Mining News: Red Dog discharge lawsuit unsettled
Teck Cominco Aug. 1 filed a motion in a U.S. district court, asking the court to enforce a settlement between the operator of the Red Dog Mine and six residents of Kivalina, a Northwest Alaska village 66 miles, or 106 kilometers, downstream from the mine.
Teck Cominco wants U.S. District Judge John Sedwick to enforce the settlement with changes agreed upon last spring.
Besides an undisclosed cash settlement, Teck had agreed to seek permits to build a 54-mile-long pipeline for discharge of its treated wastewater directly into the ocean.
The company also agreed to provide and maintain water filtration for Kivalina residents while it permits and constructs the proposed $120 million pipeline.
The lawsuit originated when plaintiffs claimed that Teck discharged illegal amounts of total dissolved solids into the Wulik River – the same river Kivalina residents use for drinking water and subsistence fishing. The mine discharges treated wastewater from the mine into Red Dog Creek, which then flows into the Wulik.
The solids at issue are produced by lime, which the mine uses to remove metals from its wastewater. The Alaska Department of Environmental Conservation studied the effects of the treated water discharged from Red Dog and concluded that it is not harmful.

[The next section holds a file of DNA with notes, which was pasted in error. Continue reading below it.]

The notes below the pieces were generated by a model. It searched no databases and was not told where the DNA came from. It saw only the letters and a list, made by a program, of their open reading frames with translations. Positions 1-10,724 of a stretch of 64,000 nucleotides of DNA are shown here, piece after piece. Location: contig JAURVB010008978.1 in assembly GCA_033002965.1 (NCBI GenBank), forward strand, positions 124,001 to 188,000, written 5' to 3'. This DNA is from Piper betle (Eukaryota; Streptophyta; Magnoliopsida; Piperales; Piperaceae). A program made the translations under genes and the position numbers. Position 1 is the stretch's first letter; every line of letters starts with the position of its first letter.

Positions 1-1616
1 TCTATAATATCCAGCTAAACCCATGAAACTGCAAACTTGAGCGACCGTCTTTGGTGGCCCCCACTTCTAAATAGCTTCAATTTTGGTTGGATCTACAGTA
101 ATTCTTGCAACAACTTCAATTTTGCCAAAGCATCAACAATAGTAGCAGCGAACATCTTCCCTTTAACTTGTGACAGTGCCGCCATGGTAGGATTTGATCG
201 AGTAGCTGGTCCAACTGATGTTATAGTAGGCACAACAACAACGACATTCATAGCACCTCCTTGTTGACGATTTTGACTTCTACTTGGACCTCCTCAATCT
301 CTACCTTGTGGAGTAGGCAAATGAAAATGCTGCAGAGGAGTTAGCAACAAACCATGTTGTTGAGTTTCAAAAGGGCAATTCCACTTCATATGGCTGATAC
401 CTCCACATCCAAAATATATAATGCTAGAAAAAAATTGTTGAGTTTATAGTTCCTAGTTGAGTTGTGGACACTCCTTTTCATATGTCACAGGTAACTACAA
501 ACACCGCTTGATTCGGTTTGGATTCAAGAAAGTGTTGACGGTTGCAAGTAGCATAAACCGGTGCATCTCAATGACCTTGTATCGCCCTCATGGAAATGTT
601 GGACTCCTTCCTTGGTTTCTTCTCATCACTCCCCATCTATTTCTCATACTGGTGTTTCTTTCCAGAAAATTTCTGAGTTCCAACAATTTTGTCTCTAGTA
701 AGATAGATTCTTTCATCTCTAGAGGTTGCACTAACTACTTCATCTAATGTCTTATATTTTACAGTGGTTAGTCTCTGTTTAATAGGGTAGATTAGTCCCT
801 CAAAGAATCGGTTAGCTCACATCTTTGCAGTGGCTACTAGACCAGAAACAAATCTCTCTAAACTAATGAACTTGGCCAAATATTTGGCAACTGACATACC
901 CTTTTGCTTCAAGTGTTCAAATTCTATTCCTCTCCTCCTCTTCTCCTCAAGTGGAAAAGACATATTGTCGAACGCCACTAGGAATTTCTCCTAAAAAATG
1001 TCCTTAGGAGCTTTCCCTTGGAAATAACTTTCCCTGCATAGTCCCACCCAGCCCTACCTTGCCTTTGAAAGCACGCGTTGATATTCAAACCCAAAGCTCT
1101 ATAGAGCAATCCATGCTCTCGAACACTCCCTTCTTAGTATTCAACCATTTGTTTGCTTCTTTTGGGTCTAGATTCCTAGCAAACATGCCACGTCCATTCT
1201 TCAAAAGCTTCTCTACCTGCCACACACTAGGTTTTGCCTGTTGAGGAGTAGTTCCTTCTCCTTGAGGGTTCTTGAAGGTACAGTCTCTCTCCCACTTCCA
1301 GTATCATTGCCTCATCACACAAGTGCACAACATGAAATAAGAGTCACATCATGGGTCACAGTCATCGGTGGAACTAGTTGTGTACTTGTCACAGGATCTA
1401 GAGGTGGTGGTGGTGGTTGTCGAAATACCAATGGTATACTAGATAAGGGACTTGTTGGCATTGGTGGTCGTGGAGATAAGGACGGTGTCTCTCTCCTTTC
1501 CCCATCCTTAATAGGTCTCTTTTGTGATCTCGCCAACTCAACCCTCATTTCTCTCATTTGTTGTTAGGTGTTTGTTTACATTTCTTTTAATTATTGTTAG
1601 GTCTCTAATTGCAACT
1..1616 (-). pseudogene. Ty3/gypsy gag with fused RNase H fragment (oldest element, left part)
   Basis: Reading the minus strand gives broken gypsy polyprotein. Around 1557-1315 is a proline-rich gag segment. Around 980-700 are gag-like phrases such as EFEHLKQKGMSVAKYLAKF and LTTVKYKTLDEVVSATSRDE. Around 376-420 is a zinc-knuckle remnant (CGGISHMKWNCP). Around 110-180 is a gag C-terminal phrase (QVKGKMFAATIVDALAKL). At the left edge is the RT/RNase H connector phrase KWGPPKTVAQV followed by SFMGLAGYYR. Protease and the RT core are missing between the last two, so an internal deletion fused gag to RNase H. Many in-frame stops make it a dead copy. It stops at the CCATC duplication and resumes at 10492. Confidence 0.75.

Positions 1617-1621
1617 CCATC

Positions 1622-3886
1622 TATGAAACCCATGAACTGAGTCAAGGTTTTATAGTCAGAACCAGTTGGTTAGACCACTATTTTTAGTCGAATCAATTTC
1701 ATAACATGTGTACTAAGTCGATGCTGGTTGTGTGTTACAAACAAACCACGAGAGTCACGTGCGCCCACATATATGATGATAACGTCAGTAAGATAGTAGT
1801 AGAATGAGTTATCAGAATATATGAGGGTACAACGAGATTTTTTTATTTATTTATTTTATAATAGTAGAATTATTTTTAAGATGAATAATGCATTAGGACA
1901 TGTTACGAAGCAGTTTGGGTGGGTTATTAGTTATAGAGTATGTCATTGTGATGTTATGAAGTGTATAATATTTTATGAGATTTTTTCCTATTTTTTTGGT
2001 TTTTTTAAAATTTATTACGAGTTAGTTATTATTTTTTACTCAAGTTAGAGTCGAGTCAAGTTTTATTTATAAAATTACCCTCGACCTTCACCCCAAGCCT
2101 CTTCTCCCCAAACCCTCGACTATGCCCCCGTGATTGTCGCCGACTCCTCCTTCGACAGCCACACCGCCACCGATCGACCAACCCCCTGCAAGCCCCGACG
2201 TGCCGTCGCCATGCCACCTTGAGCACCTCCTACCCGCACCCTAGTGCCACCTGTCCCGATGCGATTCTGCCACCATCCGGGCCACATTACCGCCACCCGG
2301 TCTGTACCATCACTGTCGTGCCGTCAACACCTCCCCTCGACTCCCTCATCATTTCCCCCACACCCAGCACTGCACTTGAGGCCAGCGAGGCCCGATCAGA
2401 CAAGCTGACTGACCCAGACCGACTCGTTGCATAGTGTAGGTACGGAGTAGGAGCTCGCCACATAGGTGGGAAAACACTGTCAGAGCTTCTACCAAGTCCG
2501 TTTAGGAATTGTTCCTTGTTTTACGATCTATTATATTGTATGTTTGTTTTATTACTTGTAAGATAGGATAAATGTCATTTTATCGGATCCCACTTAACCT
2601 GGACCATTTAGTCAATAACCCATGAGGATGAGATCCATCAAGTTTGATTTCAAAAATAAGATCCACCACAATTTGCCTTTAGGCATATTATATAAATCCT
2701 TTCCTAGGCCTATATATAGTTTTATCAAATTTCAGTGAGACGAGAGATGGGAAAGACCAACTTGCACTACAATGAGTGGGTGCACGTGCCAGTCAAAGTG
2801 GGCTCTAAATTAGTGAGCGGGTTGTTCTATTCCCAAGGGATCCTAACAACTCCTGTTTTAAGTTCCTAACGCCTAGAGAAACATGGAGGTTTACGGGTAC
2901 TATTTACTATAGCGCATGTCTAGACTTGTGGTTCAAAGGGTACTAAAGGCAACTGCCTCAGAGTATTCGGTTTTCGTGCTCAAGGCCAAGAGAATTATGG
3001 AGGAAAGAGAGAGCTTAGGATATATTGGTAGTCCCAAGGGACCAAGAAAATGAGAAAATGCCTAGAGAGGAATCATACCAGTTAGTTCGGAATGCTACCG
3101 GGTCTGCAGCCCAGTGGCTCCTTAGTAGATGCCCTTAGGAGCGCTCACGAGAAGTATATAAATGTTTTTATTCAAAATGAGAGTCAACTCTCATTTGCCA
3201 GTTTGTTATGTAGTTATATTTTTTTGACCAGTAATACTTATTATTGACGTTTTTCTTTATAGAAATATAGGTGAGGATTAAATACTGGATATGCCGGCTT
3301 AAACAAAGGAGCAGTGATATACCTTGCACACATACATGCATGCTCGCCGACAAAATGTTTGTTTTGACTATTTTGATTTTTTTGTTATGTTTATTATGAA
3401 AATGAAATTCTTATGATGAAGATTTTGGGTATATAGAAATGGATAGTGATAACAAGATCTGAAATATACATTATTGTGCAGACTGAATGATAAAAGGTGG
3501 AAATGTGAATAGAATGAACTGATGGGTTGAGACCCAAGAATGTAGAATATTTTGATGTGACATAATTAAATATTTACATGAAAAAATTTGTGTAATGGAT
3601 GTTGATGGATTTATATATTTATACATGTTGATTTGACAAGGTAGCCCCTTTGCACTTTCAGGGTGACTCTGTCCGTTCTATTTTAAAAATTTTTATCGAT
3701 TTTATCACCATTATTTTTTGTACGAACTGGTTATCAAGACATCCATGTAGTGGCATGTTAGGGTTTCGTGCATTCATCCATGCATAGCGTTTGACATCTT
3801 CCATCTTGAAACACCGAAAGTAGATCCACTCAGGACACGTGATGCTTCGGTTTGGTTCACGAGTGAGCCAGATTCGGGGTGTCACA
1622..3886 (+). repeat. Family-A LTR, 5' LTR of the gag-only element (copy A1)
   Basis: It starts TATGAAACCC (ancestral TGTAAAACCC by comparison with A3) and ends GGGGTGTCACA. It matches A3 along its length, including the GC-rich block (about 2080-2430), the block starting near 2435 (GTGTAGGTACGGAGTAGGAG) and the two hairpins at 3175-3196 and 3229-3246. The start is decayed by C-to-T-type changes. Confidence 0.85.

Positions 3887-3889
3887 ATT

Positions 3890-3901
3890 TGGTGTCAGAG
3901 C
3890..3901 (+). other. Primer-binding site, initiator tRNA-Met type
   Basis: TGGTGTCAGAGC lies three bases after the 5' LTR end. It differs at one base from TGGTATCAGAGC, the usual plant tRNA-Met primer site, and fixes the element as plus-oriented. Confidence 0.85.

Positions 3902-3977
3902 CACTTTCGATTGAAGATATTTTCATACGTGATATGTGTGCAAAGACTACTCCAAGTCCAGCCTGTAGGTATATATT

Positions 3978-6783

The U.S. Environmental Protection Agency issued Teck Cominco an interim standard for total dissolved solids that meets Alaska’s drinking water standards in 1999, and the mine has operated since in compliance with this less stringent standard. However, the regulator agreement does not protect the company from civil lawsuits.
Sedwick canceled a trial scheduled for May 19 when Teck Cominco entered into a memorandum of understanding with the Kivalina plaintiffs. Both parties had filed a notice in federal court that they had reached a settlement in the multimillion-dollar lawsuit prior to the May trial date.
The lawsuit became “unsettled” when the plaintiffs changed their minds about a clause that would prevent them from filing future lawsuits involving violations of the mine’s water pollution permit. The plaintiffs have given Teck three options: Remove the clause, pay additional money, or go to trial.
The plaintiffs’ attorney Luke Cole of the San Francisco-based Center on Race, Poverty and the Environment also represents residents of Kivalina in a lawsuit against 24 major energy companies. The idea of suing the oil giants began when Cole visited Kivalina to speak with his clients about the lawsuit against operators of the Red Dog Mine, he said.